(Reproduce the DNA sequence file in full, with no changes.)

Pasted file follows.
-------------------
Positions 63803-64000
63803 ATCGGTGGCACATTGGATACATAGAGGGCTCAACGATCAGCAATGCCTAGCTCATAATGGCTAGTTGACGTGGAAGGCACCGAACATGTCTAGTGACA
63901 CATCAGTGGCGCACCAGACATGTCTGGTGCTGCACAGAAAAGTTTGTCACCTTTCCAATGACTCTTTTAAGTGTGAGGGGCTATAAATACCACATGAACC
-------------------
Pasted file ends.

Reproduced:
Positions 63803-64000
63803 ATCGGTGGCACATTGGATACATAGAGGGCTCAACGATCAGCAATGCCTAGCTCATAATGGCTAGTTGACGTGGAAGGCACCGAACATGTCTAGTGACA
63901 CATCAGTGGCGCACCAGACATGTCTGGTGCTGCACAGAAAAGTTTGTCACCTTTCCAATGACTCTTTTAAGTGTGAGGGGCTATAAATACCACATGAACC